In recent weeks, all the largest telescopes around the world, including the Very Large Telescope, the European super telescope based in Chile, have only eyes for it. What is happening to Betelgeuse, the star star of our winter skies? Recognizable among all, thanks to its bright orange-red shine, planted on the left shoulder of the constellation of Orion, Betelgeuse, the red super giant, suddenly lost its splendor.
It was amateur astronomers who first raised the alarm. The pros have engaged. "Since the end of October, the brightness of Betelgeuse has dropped from 60 to 70%, which is quite unusual," says Pierre Kervalla, of the Paris Observatory. Normally, its brightness does not vary by more than 20%. "
Betelgeuse, which is in the top 10 of the brightest stars in our Milky Way, is it about to agonize? Will we soon see her implode before our eyes to turn into a supernova? The whole community of astronauts, like Pierre Kervalla, dreams of it ... And in France as elsewhere, many have even planted instruments in their garden, waiting for the big event.
Two suns in the sky
It is that witnessing the extinction of a star live is a rather rare spectacle. On average, we attend this big show no more than once a century in our galaxy. The first account of the death of a star speaks volumes about the amazement that the event aroused. In 1054, Chinese peasants in the south of the Ailao mountains, in southern Yunnan, were biting the rice terraces, when they could not believe their eyes: the sky has changed, it now has two suns in the place of a. Another has just invited himself to the side of the star…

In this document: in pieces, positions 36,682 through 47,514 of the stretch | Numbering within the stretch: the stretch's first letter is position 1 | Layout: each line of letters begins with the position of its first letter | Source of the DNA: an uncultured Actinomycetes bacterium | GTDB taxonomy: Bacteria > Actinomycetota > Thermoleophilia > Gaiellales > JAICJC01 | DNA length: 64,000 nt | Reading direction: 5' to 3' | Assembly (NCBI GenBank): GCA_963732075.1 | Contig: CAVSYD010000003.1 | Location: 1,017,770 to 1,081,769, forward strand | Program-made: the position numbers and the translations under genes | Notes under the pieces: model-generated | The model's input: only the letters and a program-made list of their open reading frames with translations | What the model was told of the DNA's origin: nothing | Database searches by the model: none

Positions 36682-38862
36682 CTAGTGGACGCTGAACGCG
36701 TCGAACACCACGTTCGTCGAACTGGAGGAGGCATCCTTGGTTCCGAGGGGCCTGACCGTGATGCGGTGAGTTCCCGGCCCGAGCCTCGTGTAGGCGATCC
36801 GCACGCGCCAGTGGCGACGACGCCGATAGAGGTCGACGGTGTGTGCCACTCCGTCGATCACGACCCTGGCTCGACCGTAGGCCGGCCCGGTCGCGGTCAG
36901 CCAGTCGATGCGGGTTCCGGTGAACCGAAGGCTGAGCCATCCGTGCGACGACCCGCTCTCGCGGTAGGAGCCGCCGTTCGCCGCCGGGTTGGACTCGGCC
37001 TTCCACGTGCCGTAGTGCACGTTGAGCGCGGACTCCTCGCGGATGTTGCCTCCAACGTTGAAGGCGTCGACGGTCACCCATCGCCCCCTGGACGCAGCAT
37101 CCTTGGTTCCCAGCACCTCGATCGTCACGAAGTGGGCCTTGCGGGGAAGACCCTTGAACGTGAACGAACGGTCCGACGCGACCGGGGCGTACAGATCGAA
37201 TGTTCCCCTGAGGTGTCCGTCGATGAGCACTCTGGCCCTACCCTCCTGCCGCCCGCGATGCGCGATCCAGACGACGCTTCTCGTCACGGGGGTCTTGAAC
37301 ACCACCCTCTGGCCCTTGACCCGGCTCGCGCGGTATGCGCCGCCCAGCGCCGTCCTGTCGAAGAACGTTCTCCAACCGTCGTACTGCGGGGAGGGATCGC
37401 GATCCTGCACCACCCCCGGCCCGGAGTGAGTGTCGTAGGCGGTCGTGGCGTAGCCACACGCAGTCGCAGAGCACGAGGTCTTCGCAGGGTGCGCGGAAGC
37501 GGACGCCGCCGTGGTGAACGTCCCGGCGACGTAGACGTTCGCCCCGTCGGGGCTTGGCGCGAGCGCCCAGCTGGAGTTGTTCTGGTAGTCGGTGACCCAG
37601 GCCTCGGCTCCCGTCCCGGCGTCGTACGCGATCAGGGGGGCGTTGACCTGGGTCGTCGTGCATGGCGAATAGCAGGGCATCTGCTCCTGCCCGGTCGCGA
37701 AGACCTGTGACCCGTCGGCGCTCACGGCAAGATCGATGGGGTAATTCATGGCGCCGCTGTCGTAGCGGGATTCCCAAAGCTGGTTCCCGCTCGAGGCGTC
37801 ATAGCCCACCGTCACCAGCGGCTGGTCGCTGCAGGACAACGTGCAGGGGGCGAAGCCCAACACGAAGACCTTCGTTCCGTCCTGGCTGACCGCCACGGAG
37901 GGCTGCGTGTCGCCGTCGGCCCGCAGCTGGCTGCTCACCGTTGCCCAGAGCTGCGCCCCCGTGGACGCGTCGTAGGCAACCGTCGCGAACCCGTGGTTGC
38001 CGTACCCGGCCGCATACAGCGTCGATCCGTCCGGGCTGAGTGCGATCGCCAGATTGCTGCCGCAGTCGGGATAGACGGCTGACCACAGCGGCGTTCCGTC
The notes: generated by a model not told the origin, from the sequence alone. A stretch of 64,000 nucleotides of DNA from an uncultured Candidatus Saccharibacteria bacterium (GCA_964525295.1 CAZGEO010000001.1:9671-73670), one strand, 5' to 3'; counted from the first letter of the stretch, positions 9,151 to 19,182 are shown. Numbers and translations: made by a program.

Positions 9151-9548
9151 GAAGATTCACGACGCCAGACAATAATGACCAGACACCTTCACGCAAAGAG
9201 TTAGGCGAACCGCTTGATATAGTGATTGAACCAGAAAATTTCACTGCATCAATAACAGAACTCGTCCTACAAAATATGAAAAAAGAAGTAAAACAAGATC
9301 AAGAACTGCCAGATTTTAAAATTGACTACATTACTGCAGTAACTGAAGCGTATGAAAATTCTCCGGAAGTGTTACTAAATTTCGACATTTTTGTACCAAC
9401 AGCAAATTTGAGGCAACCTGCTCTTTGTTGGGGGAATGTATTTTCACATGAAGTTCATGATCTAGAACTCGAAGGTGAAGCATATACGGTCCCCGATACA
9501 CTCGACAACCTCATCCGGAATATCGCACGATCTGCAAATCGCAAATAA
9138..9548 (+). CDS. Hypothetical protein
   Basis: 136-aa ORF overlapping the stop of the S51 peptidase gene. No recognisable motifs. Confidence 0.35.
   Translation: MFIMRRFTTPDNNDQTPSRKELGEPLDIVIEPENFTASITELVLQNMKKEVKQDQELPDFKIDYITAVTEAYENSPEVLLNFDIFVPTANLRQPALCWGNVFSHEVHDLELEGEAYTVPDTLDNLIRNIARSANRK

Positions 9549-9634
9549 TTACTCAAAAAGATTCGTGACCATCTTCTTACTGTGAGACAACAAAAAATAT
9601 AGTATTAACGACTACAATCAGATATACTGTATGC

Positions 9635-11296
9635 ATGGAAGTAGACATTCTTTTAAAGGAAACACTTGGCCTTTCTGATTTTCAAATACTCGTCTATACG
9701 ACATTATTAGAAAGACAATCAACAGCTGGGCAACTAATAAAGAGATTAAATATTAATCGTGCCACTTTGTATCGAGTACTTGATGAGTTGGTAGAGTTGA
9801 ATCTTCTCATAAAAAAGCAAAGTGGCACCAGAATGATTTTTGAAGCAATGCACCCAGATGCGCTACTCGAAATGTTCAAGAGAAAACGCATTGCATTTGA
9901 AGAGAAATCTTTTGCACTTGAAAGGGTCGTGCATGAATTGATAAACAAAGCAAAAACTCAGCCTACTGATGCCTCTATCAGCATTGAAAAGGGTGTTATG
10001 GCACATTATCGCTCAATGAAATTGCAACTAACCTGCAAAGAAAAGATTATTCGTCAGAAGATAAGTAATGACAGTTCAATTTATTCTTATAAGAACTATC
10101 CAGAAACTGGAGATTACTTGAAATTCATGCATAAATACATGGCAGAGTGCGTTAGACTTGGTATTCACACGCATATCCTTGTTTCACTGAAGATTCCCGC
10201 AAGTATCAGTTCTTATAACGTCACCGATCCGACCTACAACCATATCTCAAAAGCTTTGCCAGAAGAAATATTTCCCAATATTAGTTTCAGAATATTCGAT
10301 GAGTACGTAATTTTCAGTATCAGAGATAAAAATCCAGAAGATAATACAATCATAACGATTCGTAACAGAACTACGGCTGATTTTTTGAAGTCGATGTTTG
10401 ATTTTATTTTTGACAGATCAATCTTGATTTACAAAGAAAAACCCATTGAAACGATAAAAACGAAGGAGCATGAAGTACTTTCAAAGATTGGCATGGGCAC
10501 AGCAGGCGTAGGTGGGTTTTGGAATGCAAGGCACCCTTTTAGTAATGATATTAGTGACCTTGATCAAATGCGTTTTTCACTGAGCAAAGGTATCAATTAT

According to the accounts of historians of the time, this second bright spot shone for twenty-three days in a clear blue sky ... "With Betelgeuse, the spectacle will undoubtedly be just as magnificent, estimates Pierre Kervalla, because this star is the one of the most imposing stellar objects in our galaxy. It is a really huge giant, 1000 times bigger than our sun, he insists. When it breaks up, the resulting explosion will be visible day and night, for several weeks. We will then see a luminous point as bright as the Moon settle in the sky. "
In the midst of those passionate about heaven, we are in awe. It has been more than a century and a half since he followed Betelgeuse's mood swings. We know the star at the end of its life, running out of fuel. Is the long-awaited great moment of its dislocation approaching? “It's hard to say, recognizes Pierre Kervalla, because a star dies in a few hours. The day before the explosion, it will be the same. If it has to disappear, it can therefore be tomorrow as in ... 100,000 years. "
With what risks for us? "None, says the specialist, Betelgeuse is located 600 million light years from Earth. If we wanted to get there by rocket, the trip would last 1.5 million years. It is far too far from us for us to feel any impact. »So, when do we make an appointment? "Caution, caution, tempers Pierre Kervalla, Some of the observations let us think that this fall of light could also be due to an ejection of gas on its surface," he explains. This ejection may very well have had the consequence of surrounding the star with a huge cloud of dust, like Australian mega-whales. Moreover, notes the expert, for a few days, the visible radiance of Betelgueuse has stabilized. Like all the stars, it is she who will choose the time of her release.